The problem with the index-linked gilt market being dominated by Pension Schemes is one of supply and demand. The demand for these bonds from Pension Schemes far outweighs the supply of the bonds. Another chart from Schroder's estimates the demand for the bonds is almost 5 times the supply.
As you might expect with such a disparity between supply and demand, Pension funds have been chasing these assets so much that yields have actually become negative. This means that Pension Schemes on average are paying the government to hold their money for them, as long as it's protected against inflation.
Here is a chart showing the yield over the last 5 years for a 1.25% 2032 index-linked gilt.
So what does this have to do with Ogden Rates?
So now we are in a position to link this back to the recent change in the Ogden Rate.
Because the yield on index-linked bonds has traditionally been used as a proxy for a risk-free real return, the yield is still used to decide the discount rate that should be used to calculate court award payouts.
Because Pension Schemes have been driving up the price of these bonds so much, we have the bizarre situation that the amount that insurance companies have to pay out to claimants has suddenly jumped up considerably. In the case of a 20 year old female for example, the amount that would be paid out has almost tripled. As these pay outs are already considerable, the financial impact of this change has been massive.
So what should the Government do?
There is no easy answer, if the Government doesn't use the yield on index-linked gilts to calculate the Ogden rate then there is no obvious alternative. I think the most reasonable alternative would be to use a weighted average of returns on the types of assets that an average claimant would hold. For example, we might assume the claimant is going to hold 50% of their lump sum in cash, 30% in shares, and 20% in bonds, and we would then calculate the weighted return from this portfolio.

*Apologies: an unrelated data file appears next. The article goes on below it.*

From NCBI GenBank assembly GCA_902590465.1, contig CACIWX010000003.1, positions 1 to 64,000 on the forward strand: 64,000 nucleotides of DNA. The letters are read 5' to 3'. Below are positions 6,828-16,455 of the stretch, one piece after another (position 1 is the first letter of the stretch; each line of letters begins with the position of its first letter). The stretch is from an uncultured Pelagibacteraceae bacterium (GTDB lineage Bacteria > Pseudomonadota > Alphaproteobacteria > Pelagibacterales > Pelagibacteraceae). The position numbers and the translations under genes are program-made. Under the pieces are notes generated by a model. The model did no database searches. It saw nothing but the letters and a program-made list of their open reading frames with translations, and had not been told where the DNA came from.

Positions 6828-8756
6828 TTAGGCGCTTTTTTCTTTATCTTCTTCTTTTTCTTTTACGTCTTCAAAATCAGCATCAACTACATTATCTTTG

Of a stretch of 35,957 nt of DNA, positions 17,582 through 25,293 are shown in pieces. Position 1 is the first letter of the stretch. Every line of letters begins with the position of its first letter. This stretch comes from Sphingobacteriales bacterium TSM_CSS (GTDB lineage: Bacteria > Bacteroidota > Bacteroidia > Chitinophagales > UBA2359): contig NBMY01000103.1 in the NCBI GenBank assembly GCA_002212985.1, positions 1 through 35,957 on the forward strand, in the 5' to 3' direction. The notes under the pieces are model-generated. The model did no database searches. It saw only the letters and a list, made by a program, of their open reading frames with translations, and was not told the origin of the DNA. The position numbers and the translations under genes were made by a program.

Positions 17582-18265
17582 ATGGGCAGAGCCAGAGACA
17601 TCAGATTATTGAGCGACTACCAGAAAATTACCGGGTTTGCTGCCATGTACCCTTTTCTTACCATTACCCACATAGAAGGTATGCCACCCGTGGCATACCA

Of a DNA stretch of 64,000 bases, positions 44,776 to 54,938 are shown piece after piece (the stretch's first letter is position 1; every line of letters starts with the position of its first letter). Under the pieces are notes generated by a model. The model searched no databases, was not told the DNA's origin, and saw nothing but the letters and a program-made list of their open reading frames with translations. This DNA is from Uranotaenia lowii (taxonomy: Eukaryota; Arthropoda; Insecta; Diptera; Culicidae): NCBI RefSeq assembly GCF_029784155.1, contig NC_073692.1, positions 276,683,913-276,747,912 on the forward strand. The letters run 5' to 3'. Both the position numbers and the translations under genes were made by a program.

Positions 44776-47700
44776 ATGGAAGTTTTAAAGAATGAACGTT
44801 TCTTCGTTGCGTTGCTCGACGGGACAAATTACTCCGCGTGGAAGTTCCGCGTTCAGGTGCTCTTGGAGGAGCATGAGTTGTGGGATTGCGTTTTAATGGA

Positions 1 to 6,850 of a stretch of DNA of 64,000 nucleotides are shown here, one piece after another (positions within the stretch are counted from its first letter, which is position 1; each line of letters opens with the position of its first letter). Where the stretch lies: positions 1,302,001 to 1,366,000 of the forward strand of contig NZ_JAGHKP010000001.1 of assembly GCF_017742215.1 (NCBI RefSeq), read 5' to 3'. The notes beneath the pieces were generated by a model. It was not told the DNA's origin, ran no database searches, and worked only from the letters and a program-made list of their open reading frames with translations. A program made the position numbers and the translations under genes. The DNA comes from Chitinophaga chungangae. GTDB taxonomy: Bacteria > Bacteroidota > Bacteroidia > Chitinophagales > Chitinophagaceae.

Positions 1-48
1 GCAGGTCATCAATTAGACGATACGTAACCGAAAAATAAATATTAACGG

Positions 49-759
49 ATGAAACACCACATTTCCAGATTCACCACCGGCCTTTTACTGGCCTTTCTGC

The issues with doing nothing is that the additional cost from these increased pay outs will inevitably be passed on to the policyholders through higher premiums. So ultimately there is an issue of fairness whereby people who are receiving payouts are being paid a disproportionate amount of money, and this is being subsidised by policyholders other policyholders.
Now that Brexit is looking like a reality, why stop there? Can we say anything sensible about the merits of seeking even further devolution? What about an English exit from the United Kingdom. One (slightly) tongue in cheek article I read even suggested that Londonxit should also be considered given the difference between how people in London voted in the Referendum, and how the rest of the country voted.
So here is a tongue in cheek analysis of this suggestion.
GVA, or Gross Value Added, is a measure of the value of the goods and services added to the economy. The ONS publishes figures for GVA split by region in the UK and the results are interesting:
So the first point to note is that the average person in England is contributing more to the economy as measured by GVA than the average person in Wales, Scotland or Northern Ireland, with Scotland being a close second. In graph form the results looks like this:
One obvious candidate for why England is more efficient might be that England has higher levels of government investment. The ONS publishes figures on this as well and we can see that in fact the opposite is true:
England in fact has the lowest level of public spending.
So not only does England have the highest GVA, it is doing so with the lowest public spending per capita! It seems that England is being dragged down with it's fellow UK members.
Lets not stop there though,.we can also look at GVA figures on a regional level.
So we see that London is far ahead of the other regions in the UK when measured by GVA. If we once again add in public spending, (which according to the perception created by most media is heavily favoured towards London) we get the following chart:
It turns out that public spending is actually pretty level through out England. Therefore on the face of it perhaps it's time for Londonxit after all?
I work as a pricing actuary at a reinsurer in London.